Race and Art: Are We Finally in a Post Racial Society?

Both Kehinde Wiley and Kara Walker orchestrate the concept of racism, power, and centuries of racist thought into their works of art. Both Wiley and Walker illustrate the shifting notion of “power” when seen in a historical perspective of race in many ways, but mainly by incorporating images of African Americans into works of art that originally featured caucasion figures. Specifically in the case of Kara Walker, she uses her art to illustrate horrific images of what appears to be African Americans, based on historical body structure, and encounters of slavery, racism, and civil war images. It is the purpose of this blog post to discuss Wiley’s and Walker’s works of art, and how they illustrate the notion of a shifting of power when seen in a historical perspective, and how they relate to race relation in the twentieth and twenty first centuries and whether or not we are finally in a post racial society.

As stated above, both Walker and Wiley use their art work to illustrate a shifting of power of races in terms of a historical perspective, and incorporate these racist thoughts, that have existed for centuries, into their art work and make the audience think of these concepts. In terms of Kehinde Wiley, he simple replaces the image of a powerful white male in historically popular paintings with an image of an every day, African American male that he found on the street, wearing just his street clothes. This is significant for many reasons. First, it makes us question as an audience how we view people just solely on their clothing. Like previously stated, Wiley would replace historically powerful white men in his painting with every day African American’s wearing their street clothes, and they are in the same poses. This makes us an audience question how we view people just based soley on their clothing, the assumptions that we make about them. Assumptions such as: are they just thugs, are they poor, do they make enough money to have a well paying job, etc. Basically, because of Wiley’s work of art, it is proven that as a society, we do not have a post racial attitude, that we have not advanced as far as we may think we have from racism, and that assumptions about African Americans still do exist. Second, in terms of Wiley’s art work, it gives the power back to African Americans to be in art that was taken from them for centuries. When you look at famous art work over the past few centuries what do you see? The answer is simple, you see historically powerful white males in these prestigious poses, and Wiley’s art work gives African Americans this power to be in prestigious art work.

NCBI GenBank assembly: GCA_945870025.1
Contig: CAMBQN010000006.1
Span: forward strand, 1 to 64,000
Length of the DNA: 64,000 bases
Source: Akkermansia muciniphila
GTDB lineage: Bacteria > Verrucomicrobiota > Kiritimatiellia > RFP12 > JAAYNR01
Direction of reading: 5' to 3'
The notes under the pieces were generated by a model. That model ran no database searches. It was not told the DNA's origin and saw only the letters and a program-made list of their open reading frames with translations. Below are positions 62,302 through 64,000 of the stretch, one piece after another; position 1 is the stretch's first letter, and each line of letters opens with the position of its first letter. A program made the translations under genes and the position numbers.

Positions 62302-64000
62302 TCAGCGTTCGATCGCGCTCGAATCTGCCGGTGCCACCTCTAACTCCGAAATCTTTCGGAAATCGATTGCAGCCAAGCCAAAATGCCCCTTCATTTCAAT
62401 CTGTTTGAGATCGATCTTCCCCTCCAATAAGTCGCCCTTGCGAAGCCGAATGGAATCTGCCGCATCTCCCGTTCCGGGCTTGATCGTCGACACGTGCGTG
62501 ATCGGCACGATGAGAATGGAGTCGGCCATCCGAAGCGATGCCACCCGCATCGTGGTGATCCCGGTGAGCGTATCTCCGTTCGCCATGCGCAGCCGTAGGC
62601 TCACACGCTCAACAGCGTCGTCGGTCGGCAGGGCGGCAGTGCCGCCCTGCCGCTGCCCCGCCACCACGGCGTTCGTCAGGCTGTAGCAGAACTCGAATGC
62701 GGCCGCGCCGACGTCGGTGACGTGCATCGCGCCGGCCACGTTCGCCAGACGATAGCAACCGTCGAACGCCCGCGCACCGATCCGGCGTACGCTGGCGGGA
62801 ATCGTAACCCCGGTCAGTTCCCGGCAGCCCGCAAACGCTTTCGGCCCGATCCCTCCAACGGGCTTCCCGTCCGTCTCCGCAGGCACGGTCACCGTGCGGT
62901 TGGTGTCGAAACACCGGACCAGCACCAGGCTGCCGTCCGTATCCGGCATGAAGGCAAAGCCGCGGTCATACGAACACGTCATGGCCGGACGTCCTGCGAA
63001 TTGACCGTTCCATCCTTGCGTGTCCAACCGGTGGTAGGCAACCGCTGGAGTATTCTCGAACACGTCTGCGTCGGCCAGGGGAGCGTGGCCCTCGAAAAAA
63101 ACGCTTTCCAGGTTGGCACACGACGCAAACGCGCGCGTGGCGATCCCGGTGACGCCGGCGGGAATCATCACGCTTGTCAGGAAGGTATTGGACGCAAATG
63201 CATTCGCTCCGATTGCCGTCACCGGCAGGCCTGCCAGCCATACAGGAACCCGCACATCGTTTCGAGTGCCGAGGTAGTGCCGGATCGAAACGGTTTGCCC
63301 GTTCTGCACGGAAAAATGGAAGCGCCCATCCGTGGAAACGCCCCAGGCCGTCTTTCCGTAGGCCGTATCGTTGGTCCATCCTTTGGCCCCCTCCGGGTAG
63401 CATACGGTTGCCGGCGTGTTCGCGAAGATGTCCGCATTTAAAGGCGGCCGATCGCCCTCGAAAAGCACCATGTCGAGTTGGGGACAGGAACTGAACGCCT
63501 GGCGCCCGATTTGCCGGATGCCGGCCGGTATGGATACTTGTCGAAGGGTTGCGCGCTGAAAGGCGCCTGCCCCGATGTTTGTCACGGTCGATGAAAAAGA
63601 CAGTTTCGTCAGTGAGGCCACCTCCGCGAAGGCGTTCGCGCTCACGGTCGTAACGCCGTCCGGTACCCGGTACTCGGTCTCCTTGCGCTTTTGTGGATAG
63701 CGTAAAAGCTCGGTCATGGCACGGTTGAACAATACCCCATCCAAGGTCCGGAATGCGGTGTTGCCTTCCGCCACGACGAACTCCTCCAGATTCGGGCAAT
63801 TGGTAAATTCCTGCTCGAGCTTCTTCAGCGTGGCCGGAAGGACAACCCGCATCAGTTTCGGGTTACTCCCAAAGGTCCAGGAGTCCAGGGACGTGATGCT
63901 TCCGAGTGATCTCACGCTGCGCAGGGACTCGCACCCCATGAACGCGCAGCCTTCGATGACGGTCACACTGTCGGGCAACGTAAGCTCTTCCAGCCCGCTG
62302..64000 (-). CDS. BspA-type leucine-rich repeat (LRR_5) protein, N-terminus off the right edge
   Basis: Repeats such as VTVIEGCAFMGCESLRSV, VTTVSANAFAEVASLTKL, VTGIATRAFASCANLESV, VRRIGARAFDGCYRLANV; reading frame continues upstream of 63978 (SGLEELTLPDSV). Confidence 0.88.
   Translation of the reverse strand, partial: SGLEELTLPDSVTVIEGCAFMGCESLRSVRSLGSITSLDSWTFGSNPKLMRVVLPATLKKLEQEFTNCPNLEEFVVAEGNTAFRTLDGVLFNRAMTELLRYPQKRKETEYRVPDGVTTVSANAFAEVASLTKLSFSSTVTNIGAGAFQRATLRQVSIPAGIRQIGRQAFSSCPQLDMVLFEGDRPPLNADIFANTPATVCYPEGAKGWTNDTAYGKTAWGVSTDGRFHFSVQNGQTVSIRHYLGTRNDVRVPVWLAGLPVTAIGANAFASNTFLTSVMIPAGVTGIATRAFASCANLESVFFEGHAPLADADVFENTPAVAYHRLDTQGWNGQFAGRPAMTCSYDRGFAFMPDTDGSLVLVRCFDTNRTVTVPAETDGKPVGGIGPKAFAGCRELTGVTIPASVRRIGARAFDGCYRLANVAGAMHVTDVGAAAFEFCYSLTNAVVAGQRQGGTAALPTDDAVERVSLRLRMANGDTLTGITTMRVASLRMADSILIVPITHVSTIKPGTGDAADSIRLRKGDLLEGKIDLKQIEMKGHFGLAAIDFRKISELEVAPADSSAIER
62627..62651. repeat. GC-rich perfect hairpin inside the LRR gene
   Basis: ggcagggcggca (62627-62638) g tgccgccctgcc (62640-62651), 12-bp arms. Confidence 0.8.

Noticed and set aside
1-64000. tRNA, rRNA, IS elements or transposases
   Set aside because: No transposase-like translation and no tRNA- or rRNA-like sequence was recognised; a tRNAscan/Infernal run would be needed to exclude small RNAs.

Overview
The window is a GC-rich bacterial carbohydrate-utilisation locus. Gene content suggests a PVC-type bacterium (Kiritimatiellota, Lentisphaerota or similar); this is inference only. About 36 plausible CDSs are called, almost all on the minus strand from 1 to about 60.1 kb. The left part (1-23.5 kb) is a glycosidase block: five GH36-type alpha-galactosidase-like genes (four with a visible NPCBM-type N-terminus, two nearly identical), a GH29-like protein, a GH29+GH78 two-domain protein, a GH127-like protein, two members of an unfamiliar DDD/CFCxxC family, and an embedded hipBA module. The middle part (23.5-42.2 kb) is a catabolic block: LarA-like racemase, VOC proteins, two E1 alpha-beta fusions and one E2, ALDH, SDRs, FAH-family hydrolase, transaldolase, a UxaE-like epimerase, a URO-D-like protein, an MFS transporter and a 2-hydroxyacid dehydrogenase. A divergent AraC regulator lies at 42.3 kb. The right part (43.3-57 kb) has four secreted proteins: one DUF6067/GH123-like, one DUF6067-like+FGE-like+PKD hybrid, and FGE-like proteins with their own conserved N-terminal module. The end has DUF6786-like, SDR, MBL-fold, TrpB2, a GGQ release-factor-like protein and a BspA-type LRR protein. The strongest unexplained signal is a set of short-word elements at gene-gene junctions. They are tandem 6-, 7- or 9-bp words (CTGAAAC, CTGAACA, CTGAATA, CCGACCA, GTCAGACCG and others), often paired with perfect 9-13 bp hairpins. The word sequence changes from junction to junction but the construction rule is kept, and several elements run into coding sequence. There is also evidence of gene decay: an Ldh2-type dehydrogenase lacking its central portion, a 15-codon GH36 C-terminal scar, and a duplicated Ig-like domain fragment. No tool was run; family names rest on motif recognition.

Finally, in terms of Kara Walker, her works of art can be seen as cruel, but paint a very true picture of how society was during slavery, the civil war period, and makes the audience really think about this disgusting period of United States history reall was. Like Wiley, Walker sometimes replaces historically popular images, usually Civil War works of art, with African American looking images, giving African Americans the power of art back. Walker’s works of art are meant to mimic the horrible piece of U.S. history of slavery. In her works of art, Walker uses physiogamy to show racism, and usually paints a grueling image. Because of these images, Walker wants us to feel the racism she is presenting, and makes us assume we know what we are seeing. Basically, through her paintings, Walker is trying to get someone to actually say what everyone is thinking, but no one wants to admit they are thinking. Again, because of Walker’s paintings, just like Wiley’s paintings, we can see that as a society we are not in a post racial period. Racism still exists, maybe not as severe as it once was, because of the assumptions that the audience makes from these paintings. Both Walker and Wiley’s art work make this blatantly clear.

 

A Way of Life, Even a Religion

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The concept of readymade and assisted readymade art can be a difficult concept for many to wrap their minds around.  Is it actually art, or is just someone putting their name on a piece of junk and calling it art?According to Marcel Duchamp, a work of art is not performed by an artist alone, but by the audience viewing it as well, by the definition they give the creative art work.  Basically, according to Duchamp, anything can be made into art, as long as the audience viewing it can ultimately come up with an underlying conclusion and definition to the piece.  It is the purpose of this blog post to define exactly what a readymade and assisted readymade art work is, and to give insight on my readymade project.

A readymade work of art is the practice of taking atleast one already manufactured object, slightly altering it giving it its own theoretical meaning that the audience can come up with on its own. The work of art should be unique in nature, but can easily be reproduced by another artist. Readymades, according to Duchamp, should either be junk, easily reproducible, “meaningless”, and have more to do with concepts and ideas, not manual craftsmanship.  This assignment constitutes that we as students create are own readymade work of art, and explain how it illustrates Duchamp’s ideas about readymades and his theories.